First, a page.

The latter has does return some superfluous data on every query, but it has several advantages:

  1. It reduces risk of SQL injection (regardless of how much you trust code generation logic, static code is always safer than dynamic code).
  2. It produces only one entry pg_stat_statements. You will learn to appreciate as few as possible queries in pg_stat_statements as your application scales.
Query with multiple dynamic columns

Same as the above, but sql.identifierList.

Nesting dynamic SQL queries

sql tagged template literals can be nested, e.g.

(Note: Simplified version of an actual query used in business.)

const futureEventEventChangeSqlToken = sql  SELECT     ec1.event_id,     ec1.seat_count,     ec1.seat_sold_count   FROM event_change_future_event_view ec1;

sql SELECT event_id, seat_count, seat_sold_count FROM ( ${futureEventEventChangeSqlToken} ) AS haystack WHERE ${paginatedWhereSqlToken} ORDER BY ${orderSqlToken} LIMIT ${limitSqlToken}

This allows to pass pre-bound SQL queries as first-class citizens across your program. This is handy when the intent is to isolate SQL generation logic for testing or when large SQL fragments are shared between queries or when the intent is to simply reduce concentration of code complexity in one place.

Injecting dynamic SQL fragments

sql.raw is used to inject dynamic SQL fragments, i.e.

sql  SELECT ${sql.raw('foo bar baz')}

translates to (invalid) query:

SELECT foo bar baz

Unlike the previous example using sql tagged template, sql.raw is not safe – it allows to create dynamic SQL using user input.

There are no known use cases for generating queries using sql.raw that aren't covered by nesting bound sql expressions (described in "Nesting dynamic SQL queries") or by one of the other existing query building methodssql.raw exists as a mechanism to execute externally stored static (e.g. queries stored in files).

Query with a dynamic comparison predicate members or operator

If an operator of a comparison predicate present in your query is dynamic, then use sql.comparisonPredicate, e.g.

(Note: Not an actual query used in business.)

sql   SELECT     c1.id,     c1.nid,     c1.name   FROM cinema c1   WHERE     ${sql.comparisonPredicate(       sqlc1.name,       nameComparisonOperator,       nameComparisonValue     )} ;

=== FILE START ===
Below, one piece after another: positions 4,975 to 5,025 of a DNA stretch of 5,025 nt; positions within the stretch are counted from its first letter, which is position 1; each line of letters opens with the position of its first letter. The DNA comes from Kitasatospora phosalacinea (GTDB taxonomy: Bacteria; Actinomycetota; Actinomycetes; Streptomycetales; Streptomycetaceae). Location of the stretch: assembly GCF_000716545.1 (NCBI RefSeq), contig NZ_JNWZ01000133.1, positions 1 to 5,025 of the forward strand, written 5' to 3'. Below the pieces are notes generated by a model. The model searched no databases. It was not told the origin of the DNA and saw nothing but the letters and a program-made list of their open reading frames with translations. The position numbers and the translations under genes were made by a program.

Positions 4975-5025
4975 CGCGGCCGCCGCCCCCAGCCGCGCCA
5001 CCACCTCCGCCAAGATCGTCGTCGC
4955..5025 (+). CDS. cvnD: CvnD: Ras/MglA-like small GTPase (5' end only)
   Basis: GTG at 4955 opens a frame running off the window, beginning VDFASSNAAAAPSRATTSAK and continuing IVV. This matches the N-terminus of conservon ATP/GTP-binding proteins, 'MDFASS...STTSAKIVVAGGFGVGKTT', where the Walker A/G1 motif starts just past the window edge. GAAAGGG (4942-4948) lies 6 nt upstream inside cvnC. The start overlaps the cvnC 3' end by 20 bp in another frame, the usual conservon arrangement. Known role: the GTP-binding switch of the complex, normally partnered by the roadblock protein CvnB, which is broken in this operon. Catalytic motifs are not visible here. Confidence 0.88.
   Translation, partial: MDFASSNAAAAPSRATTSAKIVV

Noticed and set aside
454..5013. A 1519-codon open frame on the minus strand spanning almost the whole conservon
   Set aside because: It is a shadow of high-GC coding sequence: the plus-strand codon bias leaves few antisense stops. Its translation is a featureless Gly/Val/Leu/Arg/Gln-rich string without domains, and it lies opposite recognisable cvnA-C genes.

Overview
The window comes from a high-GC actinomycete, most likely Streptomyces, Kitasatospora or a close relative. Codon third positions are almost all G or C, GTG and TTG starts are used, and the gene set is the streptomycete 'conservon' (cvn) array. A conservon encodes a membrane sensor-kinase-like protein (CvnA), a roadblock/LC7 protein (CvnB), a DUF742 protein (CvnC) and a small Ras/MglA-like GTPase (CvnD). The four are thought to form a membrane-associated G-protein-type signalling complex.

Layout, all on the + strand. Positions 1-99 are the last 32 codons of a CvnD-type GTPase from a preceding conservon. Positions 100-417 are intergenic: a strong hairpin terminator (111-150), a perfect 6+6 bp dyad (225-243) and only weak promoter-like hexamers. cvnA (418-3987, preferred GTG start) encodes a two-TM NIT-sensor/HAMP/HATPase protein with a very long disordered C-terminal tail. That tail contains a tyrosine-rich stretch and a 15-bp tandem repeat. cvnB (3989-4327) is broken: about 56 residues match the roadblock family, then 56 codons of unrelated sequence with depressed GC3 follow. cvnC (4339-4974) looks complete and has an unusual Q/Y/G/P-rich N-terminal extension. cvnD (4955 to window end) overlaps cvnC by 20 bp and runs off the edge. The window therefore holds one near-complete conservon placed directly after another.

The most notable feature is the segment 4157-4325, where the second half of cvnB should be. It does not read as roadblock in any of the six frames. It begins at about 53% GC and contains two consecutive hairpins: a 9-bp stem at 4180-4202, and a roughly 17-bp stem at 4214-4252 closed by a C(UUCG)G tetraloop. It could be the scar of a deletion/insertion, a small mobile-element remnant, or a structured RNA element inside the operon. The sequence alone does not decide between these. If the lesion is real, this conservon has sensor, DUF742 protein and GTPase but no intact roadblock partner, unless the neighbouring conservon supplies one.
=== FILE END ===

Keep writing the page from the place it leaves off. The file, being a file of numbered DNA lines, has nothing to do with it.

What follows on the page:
nameComparisonOperator can be values such as =><, etc. Assuming nameComparisonOperator is "=", then the resulting query is going to be:

SELECT
c1.id,
c1.nid,
c1.name
FROM cinema c1
WHERE
c1.name = $1

The latter is an extremely rare use case, reserved almost entirely to building higher level SQL abstraction tools (such as ORMs). It may be useful for "advance search" scenarios, however continue reading to familiarise with alternative patterns (see sql.booleanExpression).

Query with dynamic WHERE clause members

If presence of WHERE clause members is dynamic, then use sql.booleanExpression.

const findCinemas = (root, parameters, context) => {
const booleanExpressions = [
sqlTRUE,
];

if (parameters.input.query) {
const query = parameters.input.query;

if (query.countryId !== undefined) {
  booleanExpressions.push(
    sql`c2.id = ${query.countryId}`
  );
}

if (query.nid !== undefined) {
  booleanExpressions.push(
    sql`c1.nid % ${query.nid}`
  );
}

if (query.name !== undefined) {
  booleanExpressions.push(
    sql`c1.name % ${query.name}`
  );
}

}

const whereSqlToken = sql.booleanExpression(
booleanExpressions,
'AND'
);

return context.pool.any(sql SELECT c1.id, c1.nid, c1.name, c2.code_alpha_2 country_code, c2.name country_name FROM cinema c1 INNER JOIN country c2 ON c2.id = c1.country_id WHERE ${whereSqlToken} );
},

findCinemas is an implementation of a GraphQL resolver. WHERE clause of the query is constructed using a combination of 3 possible boolean expressions. As is the case with all the other query building methods in Slonik, all expressions can be nested: you can have other boolean expressions as members of a boolean expression or even SQL expression constructed using sql tagged template literal.

Summary

These examples cover every common dynamic SQL building scenario and provide enough knowledge of how Slonik works to enable reader to continue journey of familiarising with other query building methods provided by Slonik. The primary intent of this article was to demonstrate that Slonik provides a safe abstraction for constructing SQL queries keeping the static parts of the query intact.

If you value my work and want to see Slonik and many other of my Open-Source projects to be continuously improved, then please consider becoming a patron:

Originally published by Gajus Kuizinas at medium.com

=========================================